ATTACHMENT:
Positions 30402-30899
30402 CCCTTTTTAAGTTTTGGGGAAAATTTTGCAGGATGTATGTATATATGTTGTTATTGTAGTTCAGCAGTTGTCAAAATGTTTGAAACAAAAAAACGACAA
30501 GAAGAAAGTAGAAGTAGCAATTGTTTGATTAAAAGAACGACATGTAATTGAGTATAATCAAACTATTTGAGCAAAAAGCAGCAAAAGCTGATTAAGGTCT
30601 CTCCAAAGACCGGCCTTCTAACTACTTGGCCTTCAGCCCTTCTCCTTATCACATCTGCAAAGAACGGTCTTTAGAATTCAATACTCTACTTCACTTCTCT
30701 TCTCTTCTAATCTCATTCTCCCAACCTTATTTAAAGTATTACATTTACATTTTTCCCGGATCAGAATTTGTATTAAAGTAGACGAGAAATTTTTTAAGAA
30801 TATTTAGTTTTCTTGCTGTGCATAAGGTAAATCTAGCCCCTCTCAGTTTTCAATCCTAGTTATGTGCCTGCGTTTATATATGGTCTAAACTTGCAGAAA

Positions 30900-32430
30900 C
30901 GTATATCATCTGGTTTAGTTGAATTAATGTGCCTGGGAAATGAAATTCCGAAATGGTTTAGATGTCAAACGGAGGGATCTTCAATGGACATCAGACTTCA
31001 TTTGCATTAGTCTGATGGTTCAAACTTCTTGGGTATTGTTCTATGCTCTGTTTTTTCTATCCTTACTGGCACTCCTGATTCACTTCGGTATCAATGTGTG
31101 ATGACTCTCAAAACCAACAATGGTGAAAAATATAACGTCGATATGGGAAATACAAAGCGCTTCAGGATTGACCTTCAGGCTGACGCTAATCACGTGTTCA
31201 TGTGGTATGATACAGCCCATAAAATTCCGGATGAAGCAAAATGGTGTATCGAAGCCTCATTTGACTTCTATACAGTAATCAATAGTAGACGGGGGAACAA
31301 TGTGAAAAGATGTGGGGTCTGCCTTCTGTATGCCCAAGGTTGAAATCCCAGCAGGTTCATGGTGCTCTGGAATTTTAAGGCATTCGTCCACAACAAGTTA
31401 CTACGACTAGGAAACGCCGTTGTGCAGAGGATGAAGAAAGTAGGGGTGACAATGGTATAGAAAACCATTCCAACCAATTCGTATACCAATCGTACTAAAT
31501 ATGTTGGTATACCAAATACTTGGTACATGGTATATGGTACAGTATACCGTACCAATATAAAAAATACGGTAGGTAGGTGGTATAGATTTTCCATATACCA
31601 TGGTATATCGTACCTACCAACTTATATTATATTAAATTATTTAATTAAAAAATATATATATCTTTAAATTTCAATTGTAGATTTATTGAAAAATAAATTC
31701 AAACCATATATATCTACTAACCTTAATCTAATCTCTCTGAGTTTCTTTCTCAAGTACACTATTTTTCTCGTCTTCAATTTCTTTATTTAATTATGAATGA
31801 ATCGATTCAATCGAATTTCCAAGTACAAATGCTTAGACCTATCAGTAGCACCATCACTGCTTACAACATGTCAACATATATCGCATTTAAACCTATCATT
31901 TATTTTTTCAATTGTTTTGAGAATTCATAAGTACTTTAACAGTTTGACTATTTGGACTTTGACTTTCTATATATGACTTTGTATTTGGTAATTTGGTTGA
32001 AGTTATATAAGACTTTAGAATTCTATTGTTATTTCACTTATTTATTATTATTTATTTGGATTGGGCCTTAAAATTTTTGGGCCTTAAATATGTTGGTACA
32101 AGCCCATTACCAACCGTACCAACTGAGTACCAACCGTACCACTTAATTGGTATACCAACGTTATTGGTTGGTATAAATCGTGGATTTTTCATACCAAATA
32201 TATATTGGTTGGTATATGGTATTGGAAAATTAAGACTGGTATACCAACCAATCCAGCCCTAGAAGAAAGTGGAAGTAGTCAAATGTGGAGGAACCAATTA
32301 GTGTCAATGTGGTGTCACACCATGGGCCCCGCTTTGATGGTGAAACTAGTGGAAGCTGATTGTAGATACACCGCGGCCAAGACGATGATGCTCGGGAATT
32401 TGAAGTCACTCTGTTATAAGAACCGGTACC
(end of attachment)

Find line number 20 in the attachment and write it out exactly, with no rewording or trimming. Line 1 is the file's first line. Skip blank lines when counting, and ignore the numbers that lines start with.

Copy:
32001 AGTTATATAAGACTTTAGAATTCTATTGTTATTTCACTTATTTATTATTATTTATTTGGATTGGGCCTTAAAATTTTTGGGCCTTAAATATGTTGGTACA